South Africa vs India, 3rd Test Day 4 Preview: Petersen & co. stand between visitors and history

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Fri, 14/01/2022
Jasprit Bumrah (Left) and Virat Kohli
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When he wielded the bow, Karna's grace was comparable to Arjuna's. The same cannot be said of Dean Elgar with the willow, for he falls far behind some illustrious names if one uses aesthetics as parameter. However, by the end of the series, India will have reasons to believe that the South African captain might have found that rumoured lost Karna's armour and earrings of immortality.

With temper flaring high, edges not carrying, and shoulders drooping, India finally ended the third day, seeing the back of Elgar – a possibility even an eternal optimist must have given up on.

As the equation stands, South Africa need 111 runs to win the series and India eight wickets.

The key men who stand between India and history are Keegan Petersen, Temba Bavuma, Rassie van der Dussen and Kyle Verreynne. And if there is a bowling attack capable of still sealing a win from this position, it is India's. 

South Africa have the edge, but it is not over, for the they are up against a bowling consisting of Jasprit Bumrah, Mohammed Shami, Umesh Yadav, Shardul Thakur and R. Ashwin in their ranks.


With time not a factor in the Newlands Test, the Indian middle-order needed to outdo what they had done in the recent past. The trio of Virat Kohli, Cheteshwar Pujara and Ajinkya Rahane managed 39 runs between them.

Though Kohli remained in control and applied himself in both innings, the need on the third day was to provide Rishabh Pant with better support. Kohli did all the hard work for his 29. Then, not for the first time in the series, the outside edge betrayed him. However, his presence in the crease allowed Pant to take the calculated yet borderline bizarre risks as the scoreboard moved.

While Kohli was about determination and control, Elgar's innings was a blend of grit and luck. But then there was Pant, a man who seemed to be carrying a net-practice wicket in his pocket.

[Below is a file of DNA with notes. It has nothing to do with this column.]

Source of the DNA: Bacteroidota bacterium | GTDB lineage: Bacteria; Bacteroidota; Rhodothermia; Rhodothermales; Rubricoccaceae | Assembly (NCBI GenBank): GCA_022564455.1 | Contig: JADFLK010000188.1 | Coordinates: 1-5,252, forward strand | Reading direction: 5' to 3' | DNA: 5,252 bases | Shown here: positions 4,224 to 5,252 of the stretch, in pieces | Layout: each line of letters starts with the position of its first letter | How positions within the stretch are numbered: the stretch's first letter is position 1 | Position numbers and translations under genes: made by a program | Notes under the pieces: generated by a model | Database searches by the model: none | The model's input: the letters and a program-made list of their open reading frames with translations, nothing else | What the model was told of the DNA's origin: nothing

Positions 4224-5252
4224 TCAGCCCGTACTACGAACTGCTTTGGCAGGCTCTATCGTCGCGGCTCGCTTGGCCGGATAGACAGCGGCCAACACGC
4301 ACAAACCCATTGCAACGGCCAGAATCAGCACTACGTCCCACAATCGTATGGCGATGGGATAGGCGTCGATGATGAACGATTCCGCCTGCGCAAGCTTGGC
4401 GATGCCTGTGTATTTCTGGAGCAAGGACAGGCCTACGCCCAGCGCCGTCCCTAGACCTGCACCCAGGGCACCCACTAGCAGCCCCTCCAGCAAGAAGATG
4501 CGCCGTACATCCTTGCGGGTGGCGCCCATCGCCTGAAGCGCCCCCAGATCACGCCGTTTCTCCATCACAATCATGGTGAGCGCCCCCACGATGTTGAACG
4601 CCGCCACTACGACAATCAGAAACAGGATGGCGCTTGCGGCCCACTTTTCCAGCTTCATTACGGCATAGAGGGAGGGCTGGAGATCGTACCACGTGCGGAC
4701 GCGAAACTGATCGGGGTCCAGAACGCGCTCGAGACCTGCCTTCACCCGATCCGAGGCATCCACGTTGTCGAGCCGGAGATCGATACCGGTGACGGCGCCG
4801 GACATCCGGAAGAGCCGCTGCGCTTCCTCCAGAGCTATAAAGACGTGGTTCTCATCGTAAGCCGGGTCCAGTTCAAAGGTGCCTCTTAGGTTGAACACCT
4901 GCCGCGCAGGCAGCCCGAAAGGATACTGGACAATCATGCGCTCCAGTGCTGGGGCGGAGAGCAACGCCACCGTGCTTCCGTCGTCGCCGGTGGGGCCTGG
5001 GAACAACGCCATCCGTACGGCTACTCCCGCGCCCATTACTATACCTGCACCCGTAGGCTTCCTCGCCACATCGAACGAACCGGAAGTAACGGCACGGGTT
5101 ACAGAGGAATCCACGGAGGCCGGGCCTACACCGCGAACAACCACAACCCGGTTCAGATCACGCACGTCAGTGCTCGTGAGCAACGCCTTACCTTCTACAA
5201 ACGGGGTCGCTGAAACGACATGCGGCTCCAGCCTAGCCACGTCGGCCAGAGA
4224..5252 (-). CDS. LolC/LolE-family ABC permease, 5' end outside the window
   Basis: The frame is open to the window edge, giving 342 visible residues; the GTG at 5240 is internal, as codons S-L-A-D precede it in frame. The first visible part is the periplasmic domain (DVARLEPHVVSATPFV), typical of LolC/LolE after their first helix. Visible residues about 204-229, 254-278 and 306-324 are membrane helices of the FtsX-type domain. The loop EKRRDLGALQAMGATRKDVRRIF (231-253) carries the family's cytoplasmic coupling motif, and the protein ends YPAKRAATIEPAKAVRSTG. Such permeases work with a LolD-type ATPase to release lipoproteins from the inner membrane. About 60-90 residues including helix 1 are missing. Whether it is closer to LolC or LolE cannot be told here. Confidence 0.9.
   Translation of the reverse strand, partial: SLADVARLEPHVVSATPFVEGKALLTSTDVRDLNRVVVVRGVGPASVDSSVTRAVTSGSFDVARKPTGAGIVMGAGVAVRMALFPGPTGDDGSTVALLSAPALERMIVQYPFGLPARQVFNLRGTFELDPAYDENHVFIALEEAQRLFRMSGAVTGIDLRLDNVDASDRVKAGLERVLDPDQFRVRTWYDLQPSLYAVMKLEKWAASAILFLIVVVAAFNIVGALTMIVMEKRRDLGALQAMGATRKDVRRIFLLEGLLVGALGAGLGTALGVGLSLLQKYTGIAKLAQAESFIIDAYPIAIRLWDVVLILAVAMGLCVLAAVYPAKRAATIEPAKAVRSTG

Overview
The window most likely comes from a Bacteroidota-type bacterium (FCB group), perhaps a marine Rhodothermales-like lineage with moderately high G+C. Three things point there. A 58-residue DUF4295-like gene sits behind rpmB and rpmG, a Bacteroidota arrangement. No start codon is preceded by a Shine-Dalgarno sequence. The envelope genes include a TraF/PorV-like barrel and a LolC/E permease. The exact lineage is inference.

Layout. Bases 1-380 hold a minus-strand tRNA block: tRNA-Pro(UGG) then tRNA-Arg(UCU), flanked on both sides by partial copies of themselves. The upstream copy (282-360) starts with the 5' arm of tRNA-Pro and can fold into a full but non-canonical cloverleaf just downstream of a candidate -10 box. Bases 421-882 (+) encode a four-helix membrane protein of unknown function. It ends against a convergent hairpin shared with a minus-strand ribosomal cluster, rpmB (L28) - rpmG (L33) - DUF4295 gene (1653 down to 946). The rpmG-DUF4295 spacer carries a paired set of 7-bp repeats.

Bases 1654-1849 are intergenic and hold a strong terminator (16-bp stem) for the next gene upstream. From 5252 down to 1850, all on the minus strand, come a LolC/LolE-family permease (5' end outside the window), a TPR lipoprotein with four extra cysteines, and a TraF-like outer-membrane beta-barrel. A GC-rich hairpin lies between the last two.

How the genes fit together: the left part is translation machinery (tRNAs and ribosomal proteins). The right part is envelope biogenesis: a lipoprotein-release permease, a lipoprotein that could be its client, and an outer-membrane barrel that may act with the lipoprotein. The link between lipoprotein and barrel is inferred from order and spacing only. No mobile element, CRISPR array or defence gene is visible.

In an ideal world, Pant would have converted his hundred to 150 at least, striking at 100. But he turned down singles as Elgar spread the field for him. He played a range of brilliant strokes for no run – all to help India stretch the lead as much as possible. 

Pant arguably played the best knock of his career and became the first wicketkeeper outside Australia and England to score a Test hundred in South Africa. Had his teammates shown a fraction that application, South Africa would have been chasing around 300.


During South Africa's chase, Kohli told Elgar and Petersen to 'relax', for he could hear their heartbeat. But what the world really heard through the stump mics were Kohli and his teammates' displeasure with the broadcaster. We have seen players giving a mouthful to umpires, opponents or even spectators. But the broadcaster?

DRS had stunned India. Again, in an ideal world, the ball from R. Ashwin that beat Elgar's edge and hit him on the pad would have crashed onto the stumps. But ball-tracking told a different story, something that shocked the experienced Marius Erasmus, who uttered, 'impossible.'

The livid Indians took to the stump mic to express their displeasure on the broadcasters. To nobody's surprise, Kohli led the charge for the verbal barrage, with K.L. Rahul, Mayank Agarwal and Ashwin joining him. 

Meanwhile, Pant remained the chirpy self. From laughing boisterously to chiming in with the most innovative adjectives, particularly when Ashwin was bowling, Rishabh Pant kept doing Rishabh Pant things.

It was also Petersen's day. He remains unbeaten on 48, striking at nearly 80. He took a screamer at leg slip to get rid of Pujara in the first over of the third day. Later, while batting, amidst all the drama, he kept the scoreboard moving, with mental games galore, against a quality attack, on a not-so-easy surface, Petersen, a man with only five Test caps, rose to the occasion and not for the first time in the series. 

For a side struggling to fill the void created by the departure of A.B. de Villiers, Hashim Amla, Faf du Plessis and Quinton de Kock, Petersen presents a ray of hope in a seemingly barren batting armoury. Not only has he looked to capitalise on the scoring opportunities, but he also created them, especially against the guile of Ashwin.

Before the match, Elgar called it South Africa's most crucial Test in 10-15 years. If Petersen, Bavuma and others can seal it from here, it will be a massive leap for South African cricket. As for India, not for the first time in recent years, the batters have left a bit too much for the bowlers, who have delivered more often than not. 

Another inspired show from the bowlers and India will create history by winning their first Test series in South Africa. Just one session, and the picture will be clearer.